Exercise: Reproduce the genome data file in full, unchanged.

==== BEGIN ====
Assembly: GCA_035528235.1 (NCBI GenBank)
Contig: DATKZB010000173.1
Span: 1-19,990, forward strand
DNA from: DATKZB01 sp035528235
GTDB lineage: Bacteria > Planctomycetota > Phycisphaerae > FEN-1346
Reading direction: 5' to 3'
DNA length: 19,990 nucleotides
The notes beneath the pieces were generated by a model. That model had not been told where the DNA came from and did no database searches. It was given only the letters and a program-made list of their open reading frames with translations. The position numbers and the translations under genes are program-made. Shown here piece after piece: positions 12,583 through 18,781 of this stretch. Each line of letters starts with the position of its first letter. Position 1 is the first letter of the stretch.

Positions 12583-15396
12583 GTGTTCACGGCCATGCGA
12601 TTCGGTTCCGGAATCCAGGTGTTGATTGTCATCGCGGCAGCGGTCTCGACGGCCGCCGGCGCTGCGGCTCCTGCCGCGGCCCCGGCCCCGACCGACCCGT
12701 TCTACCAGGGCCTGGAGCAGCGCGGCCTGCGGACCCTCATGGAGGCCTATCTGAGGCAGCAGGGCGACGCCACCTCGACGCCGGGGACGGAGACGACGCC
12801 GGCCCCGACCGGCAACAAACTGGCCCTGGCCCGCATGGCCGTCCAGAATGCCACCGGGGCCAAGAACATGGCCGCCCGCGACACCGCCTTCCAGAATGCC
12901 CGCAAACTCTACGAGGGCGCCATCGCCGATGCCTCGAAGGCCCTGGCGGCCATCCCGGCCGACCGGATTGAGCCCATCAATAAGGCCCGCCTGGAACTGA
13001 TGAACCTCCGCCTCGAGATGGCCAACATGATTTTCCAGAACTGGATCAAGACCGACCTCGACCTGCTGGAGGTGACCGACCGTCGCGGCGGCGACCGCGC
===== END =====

Assembly: GCA_035528235.1 (NCBI GenBank)
Contig: DATKZB010000173.1
Span: 1-19,990, forward strand
DNA from: DATKZB01 sp035528235
GTDB lineage: Bacteria > Planctomycetota > Phycisphaerae > FEN-1346
Reading direction: 5' to 3'
DNA length: 19,990 nucleotides
The notes beneath the pieces were generated by a model. That model had not been told where the DNA came from and did no database searches. It was given only the letters and a program-made list of their open reading frames with translations. The position numbers and the translations under genes are program-made. Shown here piece after piece: positions 12,583 through 18,781 of this stretch. Each line of letters starts with the position of its first letter. Position 1 is the first letter of the stretch.

Positions 12583-15396
12583 GTGTTCACGGCCATGCGA
12601 TTCGGTTCCGGAATCCAGGTGTTGATTGTCATCGCGGCAGCGGTCTCGACGGCCGCCGGCGCTGCGGCTCCTGCCGCGGCCCCGGCCCCGACCGACCCGT
12701 TCTACCAGGGCCTGGAGCAGCGCGGCCTGCGGACCCTCATGGAGGCCTATCTGAGGCAGCAGGGCGACGCCACCTCGACGCCGGGGACGGAGACGACGCC
12801 GGCCCCGACCGGCAACAAACTGGCCCTGGCCCGCATGGCCGTCCAGAATGCCACCGGGGCCAAGAACATGGCCGCCCGCGACACCGCCTTCCAGAATGCC
12901 CGCAAACTCTACGAGGGCGCCATCGCCGATGCCTCGAAGGCCCTGGCGGCCATCCCGGCCGACCGGATTGAGCCCATCAATAAGGCCCGCCTGGAACTGA
13001 TGAACCTCCGCCTCGAGATGGCCAACATGATTTTCCAGAACTGGATCAAGACCGACCTCGACCTGCTGGAGGTGACCGACCGTCGCGGCGGCGACCGCGC